“But you don’t hear them talking about COVID, COVID, to be specific, COVID-19. That name gets further and further away from China, as opposed to calling it the Chinese virus. And despite the fact that we … I have done a phenomenal job with it, I shut down the United States to very heavily infected but all people from China in late January, which is months earlier than other people would have done it, if they would have done it at all. I saved hundreds of thousands of lives. We don’t ever get even a mention. Then I closed it down to Europe early, closed it down because I saw what was happening. And by the way, most people said, don’t do it, don’t do it. We saved hundreds of thousands of lives and all we do is get hit on like we’re terrible. And what we’ve done with the ventilators and with the medical equipment. And with testing, you know, testing is a double edged sword. We’ve tested now 25 million people. It’s probably 20 million people more than anybody else. Germany’s done a lot. South Korea has done a lot.“
I hope these two remarks, the image and a speech, given in the same context of a pandemic, is a paradox made perfectly clear.
Supposedly the rally had far fewer participants than at first thought, and the president had to close down an overflow rally space because not enough people showed up. What is missing in much of the coverage of the event is why the even took place at all. Seeing this many people, gathered together shoulder to shoulder, is distressing.
The painful reality of living in many of the inland states like Texas and Oklahoma is that COVID-19 is not going away. Let’s not get around it: our behavior is going to determine a lot of what happens before school starts in the fall, and before the election in November. The very essential aspect of coronavirus and how it spreads is that it involves being close to another person. Close enough to where you can breathe whatever it is you’re shedding.
Just looking at this rally connotes a blatant deflection of the obvious. How can the president claim that so much has been done for the country, when a very apolitical disease is probably spreading among the audience in this picture? Instead of spreading them out, they chose to place them in bunched up mass behind the podium so that a camera could collect faces behind the president.
How can the president ever claim that testing is a “double-edged sword?” The madness of this phrase is beyond question. You only know what you can see, so the more knowledge we can get on who has this virus is of the utmost importance. To deny facts in order to look good is an act of tyranny.
People always assume that democracy, since it has been around for so long in the United States, is a given. That it is inevitable. The truth is that democracy has been in place only recently, after the Civil Rights Act of 1964.
Honestly the truth is far deeper than that: democracy is always in revision. Multiple drafts are always required. That is what Timothy Snyder mean when he wrote On Tyranny. It is a great little book that you can read in an afternoon. But it is profound and it bears rereading every time we have any sort of authority figure reject facts in the way we see above.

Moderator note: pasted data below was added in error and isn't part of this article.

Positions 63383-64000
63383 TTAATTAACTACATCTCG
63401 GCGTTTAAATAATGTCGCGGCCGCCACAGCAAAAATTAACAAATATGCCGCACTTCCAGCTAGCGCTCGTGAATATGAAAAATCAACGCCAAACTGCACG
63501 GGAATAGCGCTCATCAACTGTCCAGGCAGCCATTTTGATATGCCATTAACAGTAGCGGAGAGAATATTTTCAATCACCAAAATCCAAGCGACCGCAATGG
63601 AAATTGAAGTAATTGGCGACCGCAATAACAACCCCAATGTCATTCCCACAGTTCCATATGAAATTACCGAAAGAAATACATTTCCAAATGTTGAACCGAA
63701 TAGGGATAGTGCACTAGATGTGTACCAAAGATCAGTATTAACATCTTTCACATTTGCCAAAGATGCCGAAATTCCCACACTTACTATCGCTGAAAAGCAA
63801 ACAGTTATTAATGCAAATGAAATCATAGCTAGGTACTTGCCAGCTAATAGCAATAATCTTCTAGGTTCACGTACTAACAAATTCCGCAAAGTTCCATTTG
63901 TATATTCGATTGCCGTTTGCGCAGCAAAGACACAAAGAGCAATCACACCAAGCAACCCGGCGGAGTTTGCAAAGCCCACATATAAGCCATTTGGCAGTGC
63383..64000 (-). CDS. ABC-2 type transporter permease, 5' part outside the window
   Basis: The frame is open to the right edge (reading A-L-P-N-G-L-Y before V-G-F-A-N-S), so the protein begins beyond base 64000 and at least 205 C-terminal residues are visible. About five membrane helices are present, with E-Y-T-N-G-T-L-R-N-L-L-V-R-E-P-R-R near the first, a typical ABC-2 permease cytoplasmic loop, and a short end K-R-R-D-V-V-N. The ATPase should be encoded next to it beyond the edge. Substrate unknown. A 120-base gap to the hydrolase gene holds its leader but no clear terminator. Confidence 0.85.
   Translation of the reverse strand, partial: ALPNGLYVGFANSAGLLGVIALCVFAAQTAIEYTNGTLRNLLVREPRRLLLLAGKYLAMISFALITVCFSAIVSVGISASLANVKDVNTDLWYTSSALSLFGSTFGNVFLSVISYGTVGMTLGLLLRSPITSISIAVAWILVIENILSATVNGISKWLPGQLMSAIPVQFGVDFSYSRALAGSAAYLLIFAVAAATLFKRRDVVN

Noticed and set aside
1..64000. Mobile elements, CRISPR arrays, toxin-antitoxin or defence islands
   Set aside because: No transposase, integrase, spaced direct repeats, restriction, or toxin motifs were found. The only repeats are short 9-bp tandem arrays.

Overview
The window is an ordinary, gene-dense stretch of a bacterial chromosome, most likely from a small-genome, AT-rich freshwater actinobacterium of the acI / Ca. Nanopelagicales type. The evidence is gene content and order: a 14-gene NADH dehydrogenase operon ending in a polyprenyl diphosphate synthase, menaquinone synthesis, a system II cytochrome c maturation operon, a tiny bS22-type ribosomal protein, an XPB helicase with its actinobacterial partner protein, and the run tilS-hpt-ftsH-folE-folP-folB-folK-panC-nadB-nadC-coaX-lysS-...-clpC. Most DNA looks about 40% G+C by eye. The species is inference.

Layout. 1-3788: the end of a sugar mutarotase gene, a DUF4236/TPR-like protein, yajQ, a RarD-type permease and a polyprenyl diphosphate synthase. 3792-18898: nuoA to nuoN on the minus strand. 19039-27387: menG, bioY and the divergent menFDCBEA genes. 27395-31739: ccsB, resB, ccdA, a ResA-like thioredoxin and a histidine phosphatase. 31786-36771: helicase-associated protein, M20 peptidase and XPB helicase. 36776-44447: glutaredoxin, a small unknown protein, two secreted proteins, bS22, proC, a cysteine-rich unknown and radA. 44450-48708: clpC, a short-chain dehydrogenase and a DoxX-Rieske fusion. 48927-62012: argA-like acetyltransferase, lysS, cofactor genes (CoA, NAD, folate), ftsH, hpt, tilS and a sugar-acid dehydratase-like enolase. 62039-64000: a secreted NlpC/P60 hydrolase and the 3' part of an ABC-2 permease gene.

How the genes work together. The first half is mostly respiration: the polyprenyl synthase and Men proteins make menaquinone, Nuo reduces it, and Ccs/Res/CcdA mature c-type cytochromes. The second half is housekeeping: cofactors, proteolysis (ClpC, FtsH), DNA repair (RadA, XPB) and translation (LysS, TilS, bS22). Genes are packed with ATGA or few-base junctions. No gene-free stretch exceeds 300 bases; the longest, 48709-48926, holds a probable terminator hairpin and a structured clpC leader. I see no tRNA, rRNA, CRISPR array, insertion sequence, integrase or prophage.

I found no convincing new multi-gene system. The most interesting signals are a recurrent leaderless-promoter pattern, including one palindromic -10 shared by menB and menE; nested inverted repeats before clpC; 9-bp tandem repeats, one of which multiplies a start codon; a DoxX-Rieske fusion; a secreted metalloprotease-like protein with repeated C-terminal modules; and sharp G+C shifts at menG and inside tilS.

Snyder wrote the twenty lessons after the results of the presidential election in 2016. Fearful of the ramifications of a man who promoted dictatorial rulers, had private ties with Russian Oligarchs, and continuously creates an “Us vs. Them” dichotomy between him and the press, Snyder takes aim at the beginning of the Trump presidency, which turns out to be poignant for the rest of it.
But Snyder also has plenty to say which is universal, and his lessons from Stalinist Russia, The Nazi Regime and the Holocaust, as well as various other political problems like gerrymandering and corporate ties to political campaigning, and it’s clear that the book reaches further than current events. Democracy is and ought to be a perennial development, and it should be constantly read upon, enthused about, and discussed.
The president should be publicly shamed not because few people showed up to the rally. He should be shamed because he had the rally in the first place. He should be rebuked for his statements on COVID-19 when his actions speak otherwise. And he needs to keep himself safe!
For crying out loud, don’t shake hands with young people. They are particularly susceptible to asymptomatic cases!
For crying out loud, wear a mask.
The problem with a rally also is where these people came from. If they are all local, well then fine. It will be bad for Oklahoma.
But to have people collide from all around the country could pose a dangerous mixing event. As we’ve previously seen from spring breakers in Florida earlier this year, these kinds of mingling moments disperse the virus far faster.
Temperature checks were said to occur before going in. But this is no indication of who actually has the virus. All it shows is a symptom.
Leaders lead by example. The impression I get from the perspective of other world leaders is that America is not taking the virus seriously. Beijing and Seoul have had new hot spots. So even countries who have had the virus far longer than we have are having a difficult time containing it. Compare that to us, where the virus is achieving community spread and running rampant. More people will die needlessly on behalf of ego.